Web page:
From time to time, some friends or colleagues I have worked with in the past, either become a database administrator (DBA) or assume some DBA responsibilities. And they always ask me the same question … what should I be doing as a DBA?
Well, if that sounds like you or you have ever wondered that yourself, you have come to the right place!
So, one of a DBA’s primary responsibilities is to protect their company’s data. Of course, there are many different aspects of how data can be protected. But, the most basic way is to make sure you have backups of a database in case of a problem.
Now, even before starting to backup a database, a DBA needs to have a backup strategy. And the thing to keep in mind is that not every database, even ones on the same server, needs to follow the exact same backup strategy. The determination on what type of strategy to use depends on the database and its usage.
For instance, one database may be used in monetary transactions, so we would need to protect the data (or recover it) up to any point in time. Any potential loss of data could be disastrous and would not be tolerated by the business. On the other hand, a second database could be used for reporting and just loaded once per day. In this case, we may only need to recover the data to the last load of the database. So, for these two databases, the backup strategy would differ, even if they resided on the same server.
Implement a Backup Strategy
In order to implement a backup strategy, the first thing that needs to be understood is recovery models. A recovery model controls how transactions are logged in the database, what types of backups can be taken, and what restore operations are available.
The three recovery models used in SQL Server are: simple, full, and bulk-logged. (Recovery Models: http://msdn.microsoft.com/en-us/library/ms189275.aspx).
The basic differences between recovery models are as follows:
- Simple – Since the space is re-used in the transaction log, there is no need for log maintenance (or backing up the log). Additionally, you can take full and/or differential backups, but not log backups. So, a database in this mode can’t be restored to any point in time.
- Full – All transactions are logged, and you need to perform log maintenance, otherwise the log file will grow out of control. All types of backups can be taken and the database can be restored to any point in time, provided log backups are being performed.
- Bulk logged – Similar to the full recovery model, but does minimal logging for most bulk copy operations against the database.
Code to determine the recovery model of a database:
name AS DatabaseName,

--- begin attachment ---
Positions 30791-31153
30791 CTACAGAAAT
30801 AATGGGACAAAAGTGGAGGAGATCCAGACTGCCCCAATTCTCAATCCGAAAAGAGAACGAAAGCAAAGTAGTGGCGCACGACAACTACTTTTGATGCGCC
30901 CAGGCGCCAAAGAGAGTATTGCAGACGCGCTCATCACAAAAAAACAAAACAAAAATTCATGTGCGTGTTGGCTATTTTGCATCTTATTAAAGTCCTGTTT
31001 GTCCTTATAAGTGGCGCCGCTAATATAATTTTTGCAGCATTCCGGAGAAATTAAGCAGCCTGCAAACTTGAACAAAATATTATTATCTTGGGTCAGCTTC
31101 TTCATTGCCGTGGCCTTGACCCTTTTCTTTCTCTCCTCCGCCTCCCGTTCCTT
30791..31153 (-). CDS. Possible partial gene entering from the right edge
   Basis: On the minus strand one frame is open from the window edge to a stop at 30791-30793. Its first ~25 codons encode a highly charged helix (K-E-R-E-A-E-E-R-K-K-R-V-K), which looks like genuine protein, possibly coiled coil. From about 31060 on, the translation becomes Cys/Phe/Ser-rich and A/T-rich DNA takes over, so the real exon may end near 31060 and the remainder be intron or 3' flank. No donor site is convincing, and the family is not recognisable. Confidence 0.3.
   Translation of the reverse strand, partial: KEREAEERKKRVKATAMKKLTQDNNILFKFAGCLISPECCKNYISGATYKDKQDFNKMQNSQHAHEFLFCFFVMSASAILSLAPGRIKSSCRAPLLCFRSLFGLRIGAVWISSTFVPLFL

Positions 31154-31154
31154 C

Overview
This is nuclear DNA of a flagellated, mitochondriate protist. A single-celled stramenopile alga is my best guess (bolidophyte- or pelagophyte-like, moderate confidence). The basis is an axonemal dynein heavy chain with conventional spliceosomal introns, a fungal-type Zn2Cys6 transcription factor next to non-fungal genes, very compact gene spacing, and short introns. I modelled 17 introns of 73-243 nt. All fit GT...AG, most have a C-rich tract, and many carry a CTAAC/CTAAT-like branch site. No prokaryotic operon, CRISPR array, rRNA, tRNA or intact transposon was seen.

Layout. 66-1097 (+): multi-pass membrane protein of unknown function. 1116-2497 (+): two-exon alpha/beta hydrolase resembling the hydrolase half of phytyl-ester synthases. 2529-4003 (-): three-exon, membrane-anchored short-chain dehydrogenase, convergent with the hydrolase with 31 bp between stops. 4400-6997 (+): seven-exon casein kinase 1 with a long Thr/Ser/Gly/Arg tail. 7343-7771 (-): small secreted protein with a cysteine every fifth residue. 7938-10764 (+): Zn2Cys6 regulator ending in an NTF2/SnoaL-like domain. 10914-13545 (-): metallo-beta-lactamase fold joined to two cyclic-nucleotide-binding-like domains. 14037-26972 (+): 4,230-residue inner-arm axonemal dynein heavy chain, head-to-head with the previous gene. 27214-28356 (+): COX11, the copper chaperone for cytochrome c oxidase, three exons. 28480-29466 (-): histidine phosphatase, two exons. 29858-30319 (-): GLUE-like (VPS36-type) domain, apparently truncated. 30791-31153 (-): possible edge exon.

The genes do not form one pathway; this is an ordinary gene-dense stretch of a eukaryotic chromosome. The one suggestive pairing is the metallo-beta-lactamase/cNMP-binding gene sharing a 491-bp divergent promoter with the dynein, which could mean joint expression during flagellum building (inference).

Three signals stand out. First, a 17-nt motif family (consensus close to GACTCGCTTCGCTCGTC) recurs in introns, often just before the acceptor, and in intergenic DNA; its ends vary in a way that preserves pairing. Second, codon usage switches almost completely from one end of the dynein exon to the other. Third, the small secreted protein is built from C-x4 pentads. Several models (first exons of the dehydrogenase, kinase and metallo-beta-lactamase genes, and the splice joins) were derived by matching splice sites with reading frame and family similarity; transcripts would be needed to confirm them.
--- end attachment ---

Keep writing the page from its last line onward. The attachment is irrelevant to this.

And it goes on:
DATABASEPROPERTYEX (name, N'Recovery') AS RecoveryModel
Now, once we determine what recovery model we need, now we have to setup a backup of the database.
The three types of backups that can be performed are: full, differential, and log. (Backup command: http://msdn.microsoft.com/en-us/library/ms186865.aspx)
The basic differences between the types of backups are as follows:
- Full – A complete database backup that can be restored to only the time at which it was taken.
- Differential – A database backup of what has changed since the last full backup.
- Transaction log – A backup of the transactional data which allows restoration to any point in time, which can only be taken if there is a full backup.
Basic sample code to take a backup of a database:
-- Back up the full database
BACKUP DATABASE [DatabaseName]
TO DISK = '[FilePath]'
-- Back up the database with a differential
BACKUP DATABASE [DatabaseName]
TO DISK = '[FilePath]' WITH DIFFERENTIAL
-- Back up the database log
BACKUP LOG [DatabaseName]
As you may imagine, taking a full database backup may take a considerable amount of time and resources, if the database is large. That is why generally full database backups are taken during a company’s off-hours or even during a certain window to minimize the performance impact. However, if you decide to have your databases in the full recovery model, you will most likely be taking transaction log backups during the day. Otherwise, the log file may grow out of control and fill the disk, which can bring that database down.
Additionally, at times when I am running a backup, I may wonder when it will finish. Here is a handy piece of code to determine when a backup will finish:
DB_NAME(r.database_id) AS DatabaseName,
s.text AS BackupCommand,
r.start_time AS StartTime,
r.percent_complete AS PercentComplete,
CAST(((DATEDIFF(s,start_time,GETDATE()))/3600) AS VARCHAR) + ' hour(s), '
+ CAST((DATEDIFF(s,start_time,GETDATE())%3600)/60 AS VARCHAR) + 'min, '
+ CAST((DATEDIFF(s,start_time,GETDATE())%60) AS VARCHAR) + ' sec' AS RunningTime,
CAST((estimated_completion_time/3600000) AS VARCHAR) + ' hour(s), '
+ CAST((estimated_completion_time %3600000)/60000 AS VARCHAR) + 'min, '
+ CAST((estimated_completion_time %60000)/1000 AS VARCHAR) + ' sec' AS EstimatedTimeToGo,
DATEADD(SECOND,estimated_completion_time/1000, GETDATE()) AS EstimatedCompletionTime
FROM sys.dm_exec_requests r
CROSS APPLY sys.dm_exec_sql_text(r.sql_handle) s
WHERE r.command in ('BACKUP DATABASE', 'BACKUP LOG')
So, there you have it. The first thing you should be doing as a DBA is making sure you protect your data by backing up your databases!